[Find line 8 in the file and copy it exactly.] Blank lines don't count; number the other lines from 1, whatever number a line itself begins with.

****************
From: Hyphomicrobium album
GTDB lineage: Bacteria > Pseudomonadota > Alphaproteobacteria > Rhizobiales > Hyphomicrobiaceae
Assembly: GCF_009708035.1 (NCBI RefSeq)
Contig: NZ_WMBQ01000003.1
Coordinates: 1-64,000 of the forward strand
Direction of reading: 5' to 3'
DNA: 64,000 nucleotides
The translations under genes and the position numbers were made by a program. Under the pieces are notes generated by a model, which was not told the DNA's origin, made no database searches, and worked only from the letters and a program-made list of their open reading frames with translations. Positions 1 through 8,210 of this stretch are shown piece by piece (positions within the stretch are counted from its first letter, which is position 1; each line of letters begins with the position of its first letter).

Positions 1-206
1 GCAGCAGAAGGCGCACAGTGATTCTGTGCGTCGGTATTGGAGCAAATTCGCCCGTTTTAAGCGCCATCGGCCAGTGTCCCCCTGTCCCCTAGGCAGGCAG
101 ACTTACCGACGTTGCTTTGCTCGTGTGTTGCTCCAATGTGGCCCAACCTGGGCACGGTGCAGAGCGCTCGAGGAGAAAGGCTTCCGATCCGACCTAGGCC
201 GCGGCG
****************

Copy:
The translations under genes and the position numbers were made by a program. Under the pieces are notes generated by a model, which was not told the DNA's origin, made no database searches, and worked only from the letters and a program-made list of their open reading frames with translations. Positions 1 through 8,210 of this stretch are shown piece by piece (positions within the stretch are counted from its first letter, which is position 1; each line of letters begins with the position of its first letter).